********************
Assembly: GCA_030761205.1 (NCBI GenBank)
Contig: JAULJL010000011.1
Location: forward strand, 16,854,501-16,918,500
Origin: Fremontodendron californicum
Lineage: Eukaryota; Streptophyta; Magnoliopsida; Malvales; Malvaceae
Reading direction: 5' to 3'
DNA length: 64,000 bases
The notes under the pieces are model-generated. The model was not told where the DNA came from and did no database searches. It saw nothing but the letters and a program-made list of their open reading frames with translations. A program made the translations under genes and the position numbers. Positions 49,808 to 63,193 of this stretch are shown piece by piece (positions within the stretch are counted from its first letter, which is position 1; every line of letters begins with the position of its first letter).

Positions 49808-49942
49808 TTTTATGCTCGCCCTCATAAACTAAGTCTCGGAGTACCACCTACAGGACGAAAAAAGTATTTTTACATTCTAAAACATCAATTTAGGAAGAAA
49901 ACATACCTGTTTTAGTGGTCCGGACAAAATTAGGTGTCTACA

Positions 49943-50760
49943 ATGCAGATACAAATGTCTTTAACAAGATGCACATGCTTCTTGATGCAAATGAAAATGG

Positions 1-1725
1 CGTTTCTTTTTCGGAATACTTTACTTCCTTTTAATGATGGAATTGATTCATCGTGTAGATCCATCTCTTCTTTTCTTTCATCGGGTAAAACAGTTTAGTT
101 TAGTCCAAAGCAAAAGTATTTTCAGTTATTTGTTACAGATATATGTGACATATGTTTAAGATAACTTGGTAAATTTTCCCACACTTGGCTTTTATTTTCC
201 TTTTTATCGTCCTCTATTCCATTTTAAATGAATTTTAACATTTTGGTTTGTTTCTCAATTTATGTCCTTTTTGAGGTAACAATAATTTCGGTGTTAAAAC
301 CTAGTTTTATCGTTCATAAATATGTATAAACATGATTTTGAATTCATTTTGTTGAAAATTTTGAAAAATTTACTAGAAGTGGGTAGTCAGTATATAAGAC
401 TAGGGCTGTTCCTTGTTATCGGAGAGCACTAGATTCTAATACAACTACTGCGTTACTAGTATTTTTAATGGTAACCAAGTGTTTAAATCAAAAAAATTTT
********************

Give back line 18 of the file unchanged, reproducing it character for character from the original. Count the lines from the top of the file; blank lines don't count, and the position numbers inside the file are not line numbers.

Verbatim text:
301 CTAGTTTTATCGTTCATAAATATGTATAAACATGATTTTGAATTCATTTTGTTGAAAATTTTGAAAAATTTACTAGAAGTGGGTAGTCAGTATATAAGAC